Money markets, Treasury bonds, mortgage-backed securities and even high-quality corporate and municipal bonds are all the bedrock of our financial system. If it’s shaky, then the entire system is unstable. So, this latest move by the Fed is a welcomed development. It’s meant to shore up our whole economic system and boost confidence in financial markets.

The Hulk just showed up at the Federal Reserve. Now we’re just waiting for the rest of the Avengers.

4. The private sector pharmaceutical response is real: In addition to companies such as Roche and Thermo Fisher ratcheting up production of COVID-19 tests, Regeneron’s CEO Len Schleifer recently shared progress on a possible COVID treatment. Their approach is based on the company’s successful response to combating the deadly Ebola virus outbreak last summer. If all goes well, this therapeutic could be available as early as this summer.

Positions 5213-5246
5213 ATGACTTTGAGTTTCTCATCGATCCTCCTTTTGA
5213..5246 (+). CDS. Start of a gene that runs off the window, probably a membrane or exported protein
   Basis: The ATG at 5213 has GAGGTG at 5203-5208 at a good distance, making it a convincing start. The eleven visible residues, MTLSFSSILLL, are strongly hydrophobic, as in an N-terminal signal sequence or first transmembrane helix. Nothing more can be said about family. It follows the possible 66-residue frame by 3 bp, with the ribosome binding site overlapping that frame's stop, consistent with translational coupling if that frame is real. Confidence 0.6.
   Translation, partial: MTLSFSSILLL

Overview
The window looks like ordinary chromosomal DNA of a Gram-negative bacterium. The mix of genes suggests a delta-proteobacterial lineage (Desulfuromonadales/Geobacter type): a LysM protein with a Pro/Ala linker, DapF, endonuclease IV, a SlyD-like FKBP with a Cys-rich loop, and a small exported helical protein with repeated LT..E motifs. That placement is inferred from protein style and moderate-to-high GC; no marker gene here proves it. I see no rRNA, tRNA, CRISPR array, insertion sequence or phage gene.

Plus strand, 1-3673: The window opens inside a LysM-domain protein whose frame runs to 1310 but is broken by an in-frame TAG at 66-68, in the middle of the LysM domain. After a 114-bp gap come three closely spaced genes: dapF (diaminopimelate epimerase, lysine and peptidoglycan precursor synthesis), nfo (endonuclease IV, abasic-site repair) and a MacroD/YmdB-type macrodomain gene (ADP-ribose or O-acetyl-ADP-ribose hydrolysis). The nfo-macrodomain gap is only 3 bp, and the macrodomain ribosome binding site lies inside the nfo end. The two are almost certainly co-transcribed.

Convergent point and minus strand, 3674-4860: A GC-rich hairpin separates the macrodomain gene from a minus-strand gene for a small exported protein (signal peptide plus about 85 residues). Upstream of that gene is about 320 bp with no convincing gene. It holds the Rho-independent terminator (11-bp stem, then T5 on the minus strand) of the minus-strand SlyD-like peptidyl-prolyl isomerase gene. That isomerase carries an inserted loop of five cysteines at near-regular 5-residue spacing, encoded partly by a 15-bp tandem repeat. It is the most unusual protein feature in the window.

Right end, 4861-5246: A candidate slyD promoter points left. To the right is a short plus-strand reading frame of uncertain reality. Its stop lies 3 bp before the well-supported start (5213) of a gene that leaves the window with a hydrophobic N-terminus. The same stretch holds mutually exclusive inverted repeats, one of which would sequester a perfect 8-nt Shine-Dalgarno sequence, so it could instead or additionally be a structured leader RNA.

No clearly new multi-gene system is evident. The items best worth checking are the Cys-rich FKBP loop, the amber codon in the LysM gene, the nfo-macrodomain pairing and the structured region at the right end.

Hydroxychloroquine, which has been around since the 1940s, may be a treatment solution. Kevzara is being tested. Moderna Therapeutics is also working on virus testing – Phase III could be ready this fall for health care workers and first responders, and in the summer/fall of 2021 for the masses.

All of these developments should inspire hope. Unfortunately, the world and many of its leaders remain in a hysterical state.

There are three distinct phases to this crisis:

1. Underreaction, which clearly happened when we first learned of the virus.

2. Overreaction, the phase where “fear of the virus is more contagious than the virus itself.”

3. Rationalism, which can’t arrive soon enough.

Folks, we’re currently stuck in the second phase — a state of seemingly mass hysteria.